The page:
Last week I sat with members of a tall-steeple church who expressed deep frustration that, despite encouragement, their pastor refused to preach on environmental issues. He was the sole regular preacher, so what he didn’t say in worship — in the largest gathering of the faithful every week — didn’t get said in that church. They speculated that he simply wished to avoid criticism.
Who would refuse to preach on hunger or homelessness, knowing that Jesus said, “I was hungry and you gave me food, I was thirsty and you gave me something to drink, I was a stranger and you welcomed me” (Matthew 25:35)? Yet climate change already causes drought, low crop yields, hunger, and thirst in many parts of the world. According to the UN High Commissioner for Refugees (UNHCR), 21.5 million people are already displaced annually by climate-related weather events1.
The 2016 Yale Climate Opinion Maps are quite instructive2. They show US citizens’ responses to 16 important climate questions in every state, county, and political precinct. Most people not only in the country at large but in every single county agree that climate change is happening and that they trust what scientists are saying about it. A large majority in every US county supports funding research into renewable energy (82 percent overall) and regulating CO2 as a pollutant (75 percent overall). And despite the current political move to dismantle the Clean Power Plan, at least two-thirds of citizens in every state and every congressional district support setting strict CO2 limits on existing coal-fired power plants.
But when asked whether they themselves discuss global warming at least occasionally, the generally orange map turns blue-grey: No state, no district, not even a single city finds a majority of people willing to talk about this.
In other words, most Americans think someone ought to do something about climate change but are unwilling to say so. No wonder political leaders are misreading the cues.
Who can possibly speak to this crisis? How about America’s moral leaders?
How about jumpstarting the conversation on creation care from the pulpit this summer? It may initially seem like plunging headfirst into a cold lake, but what a way to stay invigorated. Preachers who have taken this challenge say they are surprised at how many members welcome it — ready to join the conversation if invited.
Jesus’ parables, sayings, and stories from Matthew in July and August provide wonderful starting points:
- Matthew 10:40-42 (July 2) reinforces Jesus’ care for the young, blessing “whoever gives even a cup of cold water to one of these little ones.”
- Matthew 11:16-19, 25-30 (July 9) highlights the foolishness of a hypercritical generation, never happy with their potential leaders, but also voices Jesus’ much-loved welcome to the weary and heavy-burdened.
- Matthew 13:1-9, 18-23 (July 16) relates Jesus’ parable of the seed sown on the path, the rocky ground, the thorns, and the good soil, offering a gardening lesson as well as wisdom for preachers.
- Matthew 13:24-30, 36-43 (July 23) tells Jesus’ parable of the weeds sown among the wheat, reminding readers of the good quality of seed that God sows.
- Matthew 13:31-33, 44-52 (July 30) relates the parable of the mustard seed, whose tree offers shelter for the birds, and the parables of the treasure hidden in the field and the pearl of great price, reminding listeners that what is priceless can be found through single-minded commitment.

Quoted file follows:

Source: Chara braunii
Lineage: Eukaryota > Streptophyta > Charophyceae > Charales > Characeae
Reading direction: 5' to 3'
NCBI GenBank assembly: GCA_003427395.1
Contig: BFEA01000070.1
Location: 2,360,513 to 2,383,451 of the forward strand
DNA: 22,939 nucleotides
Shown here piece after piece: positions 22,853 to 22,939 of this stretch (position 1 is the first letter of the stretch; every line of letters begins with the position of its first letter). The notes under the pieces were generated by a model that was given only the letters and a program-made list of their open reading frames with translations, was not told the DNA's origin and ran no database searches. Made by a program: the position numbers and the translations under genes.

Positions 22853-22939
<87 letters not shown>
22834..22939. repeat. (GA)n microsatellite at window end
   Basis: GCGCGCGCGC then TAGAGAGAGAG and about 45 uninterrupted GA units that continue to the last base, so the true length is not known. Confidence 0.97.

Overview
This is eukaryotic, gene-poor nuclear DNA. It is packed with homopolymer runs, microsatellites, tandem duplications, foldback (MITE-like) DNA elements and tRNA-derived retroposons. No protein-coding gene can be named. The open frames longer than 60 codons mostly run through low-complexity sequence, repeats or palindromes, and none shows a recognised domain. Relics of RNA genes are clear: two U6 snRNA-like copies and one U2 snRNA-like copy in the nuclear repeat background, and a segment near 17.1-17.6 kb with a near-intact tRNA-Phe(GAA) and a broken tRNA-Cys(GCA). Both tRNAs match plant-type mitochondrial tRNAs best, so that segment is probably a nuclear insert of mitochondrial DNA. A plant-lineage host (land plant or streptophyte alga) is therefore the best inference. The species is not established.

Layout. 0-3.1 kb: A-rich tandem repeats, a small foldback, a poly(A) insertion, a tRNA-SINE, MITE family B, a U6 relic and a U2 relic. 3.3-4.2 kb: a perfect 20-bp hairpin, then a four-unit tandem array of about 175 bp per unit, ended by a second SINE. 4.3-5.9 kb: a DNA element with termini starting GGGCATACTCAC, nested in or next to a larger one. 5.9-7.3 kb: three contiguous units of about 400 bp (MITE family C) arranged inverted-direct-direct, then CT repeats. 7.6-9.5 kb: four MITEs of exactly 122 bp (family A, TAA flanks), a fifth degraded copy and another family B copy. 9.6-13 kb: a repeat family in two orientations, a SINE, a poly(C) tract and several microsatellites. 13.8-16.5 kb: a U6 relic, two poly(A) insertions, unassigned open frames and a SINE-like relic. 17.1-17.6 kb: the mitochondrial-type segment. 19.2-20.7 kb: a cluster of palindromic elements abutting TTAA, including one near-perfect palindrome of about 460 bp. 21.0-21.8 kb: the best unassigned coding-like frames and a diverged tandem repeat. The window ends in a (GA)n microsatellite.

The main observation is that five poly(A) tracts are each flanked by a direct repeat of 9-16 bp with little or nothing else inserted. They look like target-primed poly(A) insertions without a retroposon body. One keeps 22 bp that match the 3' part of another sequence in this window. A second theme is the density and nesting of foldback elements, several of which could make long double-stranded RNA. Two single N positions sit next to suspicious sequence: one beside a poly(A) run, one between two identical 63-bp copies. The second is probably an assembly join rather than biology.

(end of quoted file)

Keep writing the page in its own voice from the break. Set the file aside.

- Matthew 14:13-21 (August 6) narrates Jesus’ withdrawal to a wild place, followed by his healing and feeding the crowds who followed him.
- Matthew 14:22-33 (August 13) narrates Jesus praying alone in the mountains, and then walking to meet his nervous disciples on the Sea of Galilee.
- Matthew 15: (10-20), 21-28 (August 20) shows Jesus learning a lesson about faith from a Canaanite woman.
- Matthew 16:13-20 (August 27) portrays Jesus saying “on this rock I will build my church.”
Much of the July and August lectionary’s poetry also shimmers with imagery drawn from the natural world:
- Psalm 145:8-14 (July 9) describes God’s mercy toward all creation.
- Isaiah 55:10-13 (July 16) imagines the word of God as rain and snow that water the earth, giving it fruitfulness; the mountains, hills, and trees rejoicing; and the cypress and myrtle flourishing.
- Psalm 65:[1-8], 9-13 (July 16) describes God’s founding of the mountains, silencing of the seas, enriching the earth with rain for field crops, so that pastures overflow and the earth’s farthest horizons shout for joy.
- Isaiah 55:1-5 (August 6) reminds readers of abundance freely offered, pictured as waters, wine, and milk for the thirsty.
- Psalm 145:8-9, 14-21 (August 6) describes God’s tender care to “satisfy the desire of every living thing.”
- Psalm 85:8-13 (August 13) depicts faithfulness springing from the ground, and righteousness looking down from the sky.
- Psalm 67 (August 20) portrays divine blessing as agricultural abundance.
- Isaiah 51:1-6 (August 27) compares the Judeans’ ancestry to a quarry from which they were dug, and describes God as renewing Zion’s wilderness places.
There are other worthwhile entry points. For instance, 1 Kings 19:9-18 (August 13) portrays Elijah in the wilderness, finding God’s presence not in great wind, nor in earthquake, but in the sound of sheer silence. And the Romans passages for July 23 and 30 (Romans 8:12-25 and 8:26-39) underscore creation’s involvement in spiritual flourishing: “For the creation waits with eager longing for the revealing of the children of God … the creation itself will be set free from its bondage to decay.” Nothing in creation, Paul says, stands between us and God’s love. In fact, it’s through creation that we know God